Zambia in January
January is the height of Zambia’s summer rainy season and most guide books will tell you it’s the worst time to visit. By January, heavy downpours have turned Zambia’s dirt and gravel roads to an impassable mush, rivers break their banks, and many camps and lodges close completely, only reopening once the waters have subsided. Daytime temperatures average about 30°C, with nights around 20°C across most of the country.
Conditions on the ground are tough, especially if you’re driving, but not all safaris are confined to roads. Some operators in South Luangwa National Park offer fantastic boat safaris from late January to April, when the Luangwa River is high enough to explore into its flooded woodland groves. These exclusive, fly-in safaris are a fantastic way to experience Zambia’s ‘emerald season’ and South Luangwa also has a reasonable network of all-weather roads so some game driving is still possible. When the rain does fall, it tends to be brief and heavy and is more spectacular than disruptive. The dramatic skies and clear air make for excellent photographs and specialist photographic safaris are also available.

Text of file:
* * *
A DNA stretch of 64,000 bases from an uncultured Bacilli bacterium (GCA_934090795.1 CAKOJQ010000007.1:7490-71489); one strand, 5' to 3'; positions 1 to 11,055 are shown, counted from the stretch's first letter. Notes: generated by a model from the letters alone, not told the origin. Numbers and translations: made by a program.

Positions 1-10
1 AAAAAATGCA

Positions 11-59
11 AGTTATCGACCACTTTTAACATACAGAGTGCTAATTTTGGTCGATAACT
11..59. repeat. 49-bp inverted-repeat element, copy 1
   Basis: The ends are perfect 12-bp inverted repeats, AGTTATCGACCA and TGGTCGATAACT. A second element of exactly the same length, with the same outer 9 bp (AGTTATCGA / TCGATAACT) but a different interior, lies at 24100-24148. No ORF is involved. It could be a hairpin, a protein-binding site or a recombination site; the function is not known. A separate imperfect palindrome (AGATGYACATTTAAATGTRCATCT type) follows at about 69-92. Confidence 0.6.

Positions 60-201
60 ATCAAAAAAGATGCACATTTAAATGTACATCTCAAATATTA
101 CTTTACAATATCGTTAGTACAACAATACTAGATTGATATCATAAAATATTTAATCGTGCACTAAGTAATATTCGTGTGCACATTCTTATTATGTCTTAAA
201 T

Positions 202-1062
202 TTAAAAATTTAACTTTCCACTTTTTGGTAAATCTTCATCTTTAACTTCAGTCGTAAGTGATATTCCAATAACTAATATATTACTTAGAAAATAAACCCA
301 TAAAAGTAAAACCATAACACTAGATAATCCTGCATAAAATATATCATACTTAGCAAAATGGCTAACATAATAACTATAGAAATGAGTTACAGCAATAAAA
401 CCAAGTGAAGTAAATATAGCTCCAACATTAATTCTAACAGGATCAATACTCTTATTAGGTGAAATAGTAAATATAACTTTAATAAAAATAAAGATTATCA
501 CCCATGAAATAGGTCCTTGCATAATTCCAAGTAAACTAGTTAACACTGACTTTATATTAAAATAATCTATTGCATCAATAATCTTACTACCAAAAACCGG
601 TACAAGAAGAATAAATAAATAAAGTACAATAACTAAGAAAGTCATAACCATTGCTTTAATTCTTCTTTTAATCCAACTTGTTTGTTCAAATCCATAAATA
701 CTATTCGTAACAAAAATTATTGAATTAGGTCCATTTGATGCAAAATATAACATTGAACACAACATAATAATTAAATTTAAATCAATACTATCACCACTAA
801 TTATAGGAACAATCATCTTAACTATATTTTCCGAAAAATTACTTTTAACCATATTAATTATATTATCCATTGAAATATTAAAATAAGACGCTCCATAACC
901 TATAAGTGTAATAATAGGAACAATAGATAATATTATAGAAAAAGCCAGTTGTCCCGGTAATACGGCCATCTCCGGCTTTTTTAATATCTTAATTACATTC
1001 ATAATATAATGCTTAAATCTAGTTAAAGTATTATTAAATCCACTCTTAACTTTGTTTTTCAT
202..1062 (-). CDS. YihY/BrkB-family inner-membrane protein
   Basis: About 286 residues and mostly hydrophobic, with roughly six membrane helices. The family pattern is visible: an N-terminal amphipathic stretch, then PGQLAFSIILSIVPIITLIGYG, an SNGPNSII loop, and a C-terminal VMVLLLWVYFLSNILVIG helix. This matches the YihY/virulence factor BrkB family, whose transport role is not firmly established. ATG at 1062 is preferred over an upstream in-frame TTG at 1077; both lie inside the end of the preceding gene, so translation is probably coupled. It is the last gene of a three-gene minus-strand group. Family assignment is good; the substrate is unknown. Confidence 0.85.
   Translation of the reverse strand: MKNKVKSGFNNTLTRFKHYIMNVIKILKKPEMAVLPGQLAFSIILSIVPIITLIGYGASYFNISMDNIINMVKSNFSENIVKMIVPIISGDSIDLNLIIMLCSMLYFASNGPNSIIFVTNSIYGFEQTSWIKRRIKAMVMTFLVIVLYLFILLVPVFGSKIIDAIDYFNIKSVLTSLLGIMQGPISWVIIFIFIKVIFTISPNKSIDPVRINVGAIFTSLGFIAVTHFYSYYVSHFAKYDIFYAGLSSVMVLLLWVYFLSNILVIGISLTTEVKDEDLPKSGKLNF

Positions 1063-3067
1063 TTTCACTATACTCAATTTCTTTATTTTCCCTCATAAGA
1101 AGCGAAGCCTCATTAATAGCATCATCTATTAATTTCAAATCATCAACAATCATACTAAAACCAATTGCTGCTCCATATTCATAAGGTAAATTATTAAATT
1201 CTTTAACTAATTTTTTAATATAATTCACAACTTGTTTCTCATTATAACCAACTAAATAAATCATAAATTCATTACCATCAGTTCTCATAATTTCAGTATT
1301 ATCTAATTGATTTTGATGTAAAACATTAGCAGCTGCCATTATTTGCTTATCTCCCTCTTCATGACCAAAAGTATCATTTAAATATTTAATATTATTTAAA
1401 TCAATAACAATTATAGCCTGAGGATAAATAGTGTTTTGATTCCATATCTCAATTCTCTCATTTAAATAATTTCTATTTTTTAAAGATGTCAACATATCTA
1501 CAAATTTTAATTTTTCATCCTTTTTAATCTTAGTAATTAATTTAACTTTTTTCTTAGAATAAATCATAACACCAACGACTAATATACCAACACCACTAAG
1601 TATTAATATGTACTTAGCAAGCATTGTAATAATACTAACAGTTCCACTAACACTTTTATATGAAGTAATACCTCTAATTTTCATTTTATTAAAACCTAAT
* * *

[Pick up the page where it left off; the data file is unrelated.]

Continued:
Although the rainy season is generally less productive for wildlife, that’s not to say you won’t see any. Most mammals give birth from December to March and it’s a great time to spot juveniles as they (rapidly) learn to fend for themselves. This is also by far the best period for birds across the region, but what’s food for the birds can be a nuisance for you. Be prepared for plenty of insects and don’t forget the bug spray.
By January, the Zambezi River is starting to rise rapidly and the flow over Victoria Falls becomes more and more dramatic. At the beginning of the month there may not yet be enough water to extend the full length of the falls and the Zambian side always has less flow than Zimbabwe. By the end of the month, however, the entire width should be covered, with good viewing from both sides, and from the air. The famous Devil’s Pool – where the brave can swim right up to the falls’ edge – is only accessible from the Zambian side and closes when the water level become too high. In very rainy years this could mean it’s closed by late January, only reopening in August.